In the spirit of some year end housecleaning, maybe it is time to identify and get rid of some approaches to monitoring and management that do not work with the current realities of highly dynamic systems and applications running on distributed (and rented) infrastructure. Below we list four legacy technologies and approaches to monitoring and management, and explain what should replace them. In general these technologies and approaches are dead for the following reasons:

  • Dynamic systems – starting with VMware (vMotion and Storage vMotion) in about the 2005 time-frame, the relationship between a virtual server and the host it ran on, and the relationship between a virtual datastore and its physical storage became dynamic. Dynamic means constantly changing, meaning that anything that would attempt to track these relationships would have to work continuously and in real time.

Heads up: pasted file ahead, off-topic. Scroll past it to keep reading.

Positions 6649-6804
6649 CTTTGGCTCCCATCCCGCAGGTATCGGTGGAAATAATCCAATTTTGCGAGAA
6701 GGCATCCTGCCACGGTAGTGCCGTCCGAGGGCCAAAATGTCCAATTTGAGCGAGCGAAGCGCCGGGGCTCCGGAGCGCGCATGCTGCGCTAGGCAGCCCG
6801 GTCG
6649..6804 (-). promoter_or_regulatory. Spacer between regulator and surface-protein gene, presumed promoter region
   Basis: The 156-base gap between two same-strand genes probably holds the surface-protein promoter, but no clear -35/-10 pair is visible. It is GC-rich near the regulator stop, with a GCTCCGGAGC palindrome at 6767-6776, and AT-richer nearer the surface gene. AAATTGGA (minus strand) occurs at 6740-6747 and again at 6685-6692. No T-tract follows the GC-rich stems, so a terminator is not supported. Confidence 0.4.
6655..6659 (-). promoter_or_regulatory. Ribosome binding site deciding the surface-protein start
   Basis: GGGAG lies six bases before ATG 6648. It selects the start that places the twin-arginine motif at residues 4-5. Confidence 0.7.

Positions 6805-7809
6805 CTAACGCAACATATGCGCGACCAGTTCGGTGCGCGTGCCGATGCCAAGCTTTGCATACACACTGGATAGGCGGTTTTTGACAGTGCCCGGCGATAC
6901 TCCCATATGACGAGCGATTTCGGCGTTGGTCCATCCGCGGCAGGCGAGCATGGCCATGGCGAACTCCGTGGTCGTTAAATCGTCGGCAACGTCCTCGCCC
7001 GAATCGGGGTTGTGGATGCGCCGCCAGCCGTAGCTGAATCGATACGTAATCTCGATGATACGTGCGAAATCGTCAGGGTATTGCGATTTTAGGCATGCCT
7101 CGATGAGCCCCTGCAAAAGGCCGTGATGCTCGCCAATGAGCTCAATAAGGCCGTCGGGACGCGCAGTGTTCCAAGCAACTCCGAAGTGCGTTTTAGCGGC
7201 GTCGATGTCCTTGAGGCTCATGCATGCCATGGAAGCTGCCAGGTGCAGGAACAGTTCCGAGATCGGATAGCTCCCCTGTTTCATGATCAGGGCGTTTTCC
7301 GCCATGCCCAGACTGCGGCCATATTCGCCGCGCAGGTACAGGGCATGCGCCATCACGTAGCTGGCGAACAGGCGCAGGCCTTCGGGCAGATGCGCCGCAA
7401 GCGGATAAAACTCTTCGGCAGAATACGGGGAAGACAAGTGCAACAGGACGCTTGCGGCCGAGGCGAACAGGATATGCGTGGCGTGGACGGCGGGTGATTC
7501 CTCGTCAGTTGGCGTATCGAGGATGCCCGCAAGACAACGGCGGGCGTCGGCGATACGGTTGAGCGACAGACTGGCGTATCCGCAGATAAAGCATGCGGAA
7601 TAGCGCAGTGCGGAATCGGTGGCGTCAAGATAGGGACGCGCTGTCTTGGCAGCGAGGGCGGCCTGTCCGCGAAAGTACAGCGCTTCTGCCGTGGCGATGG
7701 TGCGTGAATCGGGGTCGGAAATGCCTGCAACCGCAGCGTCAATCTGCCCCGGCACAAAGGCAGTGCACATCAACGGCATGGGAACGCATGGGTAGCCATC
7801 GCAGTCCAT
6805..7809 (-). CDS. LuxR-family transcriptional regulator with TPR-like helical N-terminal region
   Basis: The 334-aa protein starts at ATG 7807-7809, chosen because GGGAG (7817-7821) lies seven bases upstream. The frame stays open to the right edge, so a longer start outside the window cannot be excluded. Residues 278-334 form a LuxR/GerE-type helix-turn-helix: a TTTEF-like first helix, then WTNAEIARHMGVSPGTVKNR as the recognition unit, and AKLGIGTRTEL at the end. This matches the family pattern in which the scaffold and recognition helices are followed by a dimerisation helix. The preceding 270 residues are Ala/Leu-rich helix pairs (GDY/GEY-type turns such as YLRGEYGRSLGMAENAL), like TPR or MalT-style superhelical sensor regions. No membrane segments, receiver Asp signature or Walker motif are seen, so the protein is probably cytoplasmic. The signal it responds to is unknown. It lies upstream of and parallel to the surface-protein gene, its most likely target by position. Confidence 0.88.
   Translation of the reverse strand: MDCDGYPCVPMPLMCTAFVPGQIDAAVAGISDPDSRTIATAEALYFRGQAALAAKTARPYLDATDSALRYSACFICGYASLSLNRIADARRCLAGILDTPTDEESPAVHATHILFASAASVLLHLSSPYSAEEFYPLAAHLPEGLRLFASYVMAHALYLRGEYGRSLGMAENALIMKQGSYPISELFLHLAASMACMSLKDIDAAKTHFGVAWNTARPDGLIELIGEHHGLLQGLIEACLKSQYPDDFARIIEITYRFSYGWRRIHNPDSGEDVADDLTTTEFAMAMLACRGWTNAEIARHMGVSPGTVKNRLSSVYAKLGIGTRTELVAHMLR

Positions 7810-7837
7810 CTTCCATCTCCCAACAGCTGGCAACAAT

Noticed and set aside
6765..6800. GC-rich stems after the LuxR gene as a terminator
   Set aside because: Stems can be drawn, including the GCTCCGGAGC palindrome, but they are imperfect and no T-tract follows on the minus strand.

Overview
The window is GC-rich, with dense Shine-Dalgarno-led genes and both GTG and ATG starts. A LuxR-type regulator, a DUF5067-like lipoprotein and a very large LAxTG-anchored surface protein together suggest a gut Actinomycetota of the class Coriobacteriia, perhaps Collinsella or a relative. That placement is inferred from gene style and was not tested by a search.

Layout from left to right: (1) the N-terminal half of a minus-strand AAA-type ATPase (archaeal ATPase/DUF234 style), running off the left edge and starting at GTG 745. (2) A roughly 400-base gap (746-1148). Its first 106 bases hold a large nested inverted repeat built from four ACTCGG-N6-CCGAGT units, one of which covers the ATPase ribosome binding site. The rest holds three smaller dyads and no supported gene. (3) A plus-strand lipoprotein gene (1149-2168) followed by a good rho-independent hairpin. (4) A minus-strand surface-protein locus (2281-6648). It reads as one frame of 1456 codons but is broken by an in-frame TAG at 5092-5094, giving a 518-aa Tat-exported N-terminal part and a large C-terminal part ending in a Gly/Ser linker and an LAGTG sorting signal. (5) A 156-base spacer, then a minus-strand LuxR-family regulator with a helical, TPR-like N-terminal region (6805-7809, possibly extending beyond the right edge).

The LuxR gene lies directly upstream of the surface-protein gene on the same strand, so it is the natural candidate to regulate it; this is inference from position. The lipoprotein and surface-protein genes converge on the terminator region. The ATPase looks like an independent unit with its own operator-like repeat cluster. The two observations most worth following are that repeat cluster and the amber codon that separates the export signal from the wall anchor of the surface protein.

• Dynamic applications – scaling rules got their start up on the public clouds as dynamic scaling went hand in hand with consumption based pricing. Now with microservices orchestrated by Kubernetes, the sheer volume of things and their interactions defy legacy attempts to understand the composition of an application system at a point in time or over time.
  • Rapid evolution of applications – microservices architectures combined with CI/CD now mean hundreds and sometime thousands of changes per day in production. Legacy approaches simply cannot keep up.